The National Capital Region -- which includes the District and suburban Maryland and Virginia -- gets one out of every three dollars spent for federally leased office and warehouse space.
William Jenkins, director of GSA's real estate office in this region, said that although the government is shrinking, it still lacks space.
"Although we have the authority to force agencies to move into a specific block of space, we don't often use it," he said.
For example, when the Army's Audit Organization asked for 23,000 square feet of space this month, they told GSA it had to be in Virginia. Jenkins, who says there is no available leased or government-owned space in Northern Virginia, was forced to "go out on the street" soliciting space and bids.
"Virginia is difficult," Jenkins said. "I always have more demand than I do supply."
Meanwhile, Kenneth L. Perrin, who head's GSA's office of utilization in the region, said that, in the District, he had 70,000 square feet of vacant space available in the Chester A. Arthur Building (425 I St. NW) and 30,000 square feet of space vacant at 2001 S St. NW. In addition, the Department of Health and Human Services has vacated 200,000 square feet in Hyattsville and, in Germantown, the Department of Energy has vacated 75,000 square feet.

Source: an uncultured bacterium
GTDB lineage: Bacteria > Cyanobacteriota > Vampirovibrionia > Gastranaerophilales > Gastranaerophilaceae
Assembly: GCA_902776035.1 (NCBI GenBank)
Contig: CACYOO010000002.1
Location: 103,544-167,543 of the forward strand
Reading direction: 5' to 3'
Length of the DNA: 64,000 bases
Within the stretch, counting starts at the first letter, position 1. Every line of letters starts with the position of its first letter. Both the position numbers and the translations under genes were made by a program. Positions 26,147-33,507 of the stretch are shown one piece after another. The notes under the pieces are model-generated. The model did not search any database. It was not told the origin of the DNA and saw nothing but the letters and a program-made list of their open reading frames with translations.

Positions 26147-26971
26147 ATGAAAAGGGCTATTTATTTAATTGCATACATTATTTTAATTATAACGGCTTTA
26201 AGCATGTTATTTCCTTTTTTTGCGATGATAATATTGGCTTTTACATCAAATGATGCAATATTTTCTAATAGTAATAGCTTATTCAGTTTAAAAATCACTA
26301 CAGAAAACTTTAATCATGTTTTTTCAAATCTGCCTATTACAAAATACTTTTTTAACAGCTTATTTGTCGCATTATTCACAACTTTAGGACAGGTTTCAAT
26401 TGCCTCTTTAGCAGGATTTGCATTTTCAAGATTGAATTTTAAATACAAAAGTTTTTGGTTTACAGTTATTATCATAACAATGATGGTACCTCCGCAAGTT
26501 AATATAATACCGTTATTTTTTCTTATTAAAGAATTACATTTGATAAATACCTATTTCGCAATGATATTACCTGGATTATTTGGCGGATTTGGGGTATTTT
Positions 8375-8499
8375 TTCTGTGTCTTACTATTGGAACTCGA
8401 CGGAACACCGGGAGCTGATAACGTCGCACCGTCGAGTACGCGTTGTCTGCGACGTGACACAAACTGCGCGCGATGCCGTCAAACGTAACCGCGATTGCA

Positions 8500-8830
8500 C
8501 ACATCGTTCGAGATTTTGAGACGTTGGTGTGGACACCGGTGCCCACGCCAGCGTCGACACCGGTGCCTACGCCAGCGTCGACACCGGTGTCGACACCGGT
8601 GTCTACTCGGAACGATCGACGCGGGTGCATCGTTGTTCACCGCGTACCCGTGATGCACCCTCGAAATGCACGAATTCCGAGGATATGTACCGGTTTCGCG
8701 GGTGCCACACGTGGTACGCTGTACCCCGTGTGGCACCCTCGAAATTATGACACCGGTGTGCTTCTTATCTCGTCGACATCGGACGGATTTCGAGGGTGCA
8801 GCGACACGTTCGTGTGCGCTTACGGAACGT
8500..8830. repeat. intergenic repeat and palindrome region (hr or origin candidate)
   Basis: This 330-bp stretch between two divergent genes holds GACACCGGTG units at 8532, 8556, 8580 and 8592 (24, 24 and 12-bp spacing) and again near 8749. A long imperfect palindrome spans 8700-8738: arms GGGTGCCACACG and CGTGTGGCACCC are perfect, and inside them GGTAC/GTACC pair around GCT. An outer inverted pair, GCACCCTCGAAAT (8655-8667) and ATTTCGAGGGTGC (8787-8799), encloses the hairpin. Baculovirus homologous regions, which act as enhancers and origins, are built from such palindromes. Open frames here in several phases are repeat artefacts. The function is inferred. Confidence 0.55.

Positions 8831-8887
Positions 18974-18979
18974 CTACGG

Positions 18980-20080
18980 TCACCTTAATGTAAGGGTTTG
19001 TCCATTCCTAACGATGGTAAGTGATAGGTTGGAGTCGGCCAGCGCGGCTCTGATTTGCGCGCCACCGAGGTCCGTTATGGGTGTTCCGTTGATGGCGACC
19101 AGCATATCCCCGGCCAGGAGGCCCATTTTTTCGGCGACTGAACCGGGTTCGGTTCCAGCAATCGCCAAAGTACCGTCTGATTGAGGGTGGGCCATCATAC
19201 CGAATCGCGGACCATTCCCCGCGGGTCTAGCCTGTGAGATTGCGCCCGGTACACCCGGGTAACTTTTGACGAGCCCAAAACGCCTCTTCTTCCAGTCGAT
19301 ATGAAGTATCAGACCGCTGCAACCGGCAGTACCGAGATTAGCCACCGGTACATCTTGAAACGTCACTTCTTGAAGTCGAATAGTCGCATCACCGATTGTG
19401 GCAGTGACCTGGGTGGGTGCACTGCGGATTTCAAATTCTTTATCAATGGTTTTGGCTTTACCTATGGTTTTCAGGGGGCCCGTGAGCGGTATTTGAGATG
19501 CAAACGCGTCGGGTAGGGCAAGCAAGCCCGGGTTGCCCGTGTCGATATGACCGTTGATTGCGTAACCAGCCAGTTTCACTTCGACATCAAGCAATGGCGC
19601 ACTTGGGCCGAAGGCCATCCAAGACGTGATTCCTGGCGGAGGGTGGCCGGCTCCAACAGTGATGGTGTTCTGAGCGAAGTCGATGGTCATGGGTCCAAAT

"If we had our choice, we'd lease new space needs in Prince George's County where the rates are cheap and there is space out on the Beltway," Jenkins said. "But it's basically a program decision [made by the Army]. We can get them a very competitive deal if they would let us try in Maryland."
Although the Army's need is immediate, Jenkins said there is a plan to reshuffle the Environmental Protection Agency's pesticides division from the 90,000 square feet it occupies at Crystal City to the agency's central headquarters building at Waterside Mall in the District.
"The problem is always location," Perrin said. "And for federal agencies, Maryland is kind of wasteland. Nobody wants to go there. It's unfortunate."